Beauty of whatever kind, in its supreme development,
the sensitive soul to tears.
Poetry is the rhythmical creation of beauty in words.
To vilify a great man is the readiest way in which a little man can himself attain greatness.
All that we see or seem is but a dream within a dream.
That man is not truly brave who is afraid either to seem or to be, when it suits him, a coward.
The true genius shudders at incompleteness - and usually prefers silence to saying something which is not everything it should be.
Science has not yet taught us if madness is or is not the sublimity of the intelligence.
Words have no power to impress the mind without the exquisite horror of their reality.
Those who dream by day are cognizant of many things that escape those who dream only at night.
I became insane, with long intervals of horrible sanity.
I would define, in brief, the Poetry of words as the Rhythmical Creation of Beauty. Its sole arbiter is Taste.
Stupidity is a talent for misconception.
We loved with a love that was more than love.
All religion, my friend, is simply evolved out of fraud, fear, greed, imagination, and poetry.
If you wish to forget anything on the spot, make a note that this thing is to be remembered.
Experience has shown, and a true philosophy will always show, that a vast, perhaps the larger portion of the truth arises from the seemingly irrelevant.
Once upon a midnight dreary, while I pondered weak and weary.
A strong argument for the religion of Christ is this - that offences against Charity are about the only ones which men on their death-beds can be made - not to understand - but to feel - as crime.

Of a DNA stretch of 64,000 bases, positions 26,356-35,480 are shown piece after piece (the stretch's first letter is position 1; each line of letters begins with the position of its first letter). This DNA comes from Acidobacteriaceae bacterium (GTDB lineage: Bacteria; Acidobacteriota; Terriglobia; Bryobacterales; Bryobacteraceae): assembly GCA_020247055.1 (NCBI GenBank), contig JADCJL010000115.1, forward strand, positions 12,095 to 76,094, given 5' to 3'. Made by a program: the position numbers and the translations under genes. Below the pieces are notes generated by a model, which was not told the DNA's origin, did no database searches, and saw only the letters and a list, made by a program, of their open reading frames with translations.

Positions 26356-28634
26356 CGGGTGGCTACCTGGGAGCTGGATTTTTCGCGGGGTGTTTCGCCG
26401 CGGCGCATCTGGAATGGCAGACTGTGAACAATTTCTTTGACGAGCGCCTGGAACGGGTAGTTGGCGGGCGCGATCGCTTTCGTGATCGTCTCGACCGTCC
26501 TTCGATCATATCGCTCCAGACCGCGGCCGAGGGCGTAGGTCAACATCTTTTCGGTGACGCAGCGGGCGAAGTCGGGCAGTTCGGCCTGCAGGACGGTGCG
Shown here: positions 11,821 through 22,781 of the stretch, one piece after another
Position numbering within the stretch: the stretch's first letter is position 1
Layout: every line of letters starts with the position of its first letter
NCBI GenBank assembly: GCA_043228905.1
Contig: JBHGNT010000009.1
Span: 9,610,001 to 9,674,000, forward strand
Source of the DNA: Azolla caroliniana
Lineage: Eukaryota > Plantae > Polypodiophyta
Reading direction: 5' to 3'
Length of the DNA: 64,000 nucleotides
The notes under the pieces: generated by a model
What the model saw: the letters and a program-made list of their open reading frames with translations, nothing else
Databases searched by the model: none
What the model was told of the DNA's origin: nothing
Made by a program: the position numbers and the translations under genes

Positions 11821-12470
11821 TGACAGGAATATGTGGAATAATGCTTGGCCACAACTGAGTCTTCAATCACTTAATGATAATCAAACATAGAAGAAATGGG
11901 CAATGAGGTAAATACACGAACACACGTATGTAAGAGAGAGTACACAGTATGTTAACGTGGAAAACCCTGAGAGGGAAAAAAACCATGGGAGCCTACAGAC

Can it be fancied that Deity ever vindictively, Made in his image a mannikin merely to madden it?
The object, Truth, or the satisfaction of the intellect, and the object, Passion, or the excitement of the heart, are, although attainable, to a certain extent, in poetry, far more readily attainable in prose.
I have great faith in fools; self-confidence my friends call it.
That pleasure which is at once the most pure, the most elevating and the most intense, is derived, I maintain, from the contemplation of the beautiful.
The boundaries which divide Life from Death are at best shadowy and vague. Who shall say where the one ends, and where the other begins?
They who dream by day are cognizant of many things which escape those who dream only by night.
I am above the weakness of seeking to establish a sequence of cause and effect, between the disaster and the atrocity.
Were I called on to define, very briefly, the term Art, I should call it 'the reproduction of what the Senses perceive in Nature through the veil of the soul.' The mere imitation, however accurate, of what is in Nature, entitles no man to the sacred name of 'Artist.'
In criticism I will be bold, and as sternly, absolutely just with friend and foe. From this purpose nothing shall turn me.
The Raven - Poe's Famous Poem
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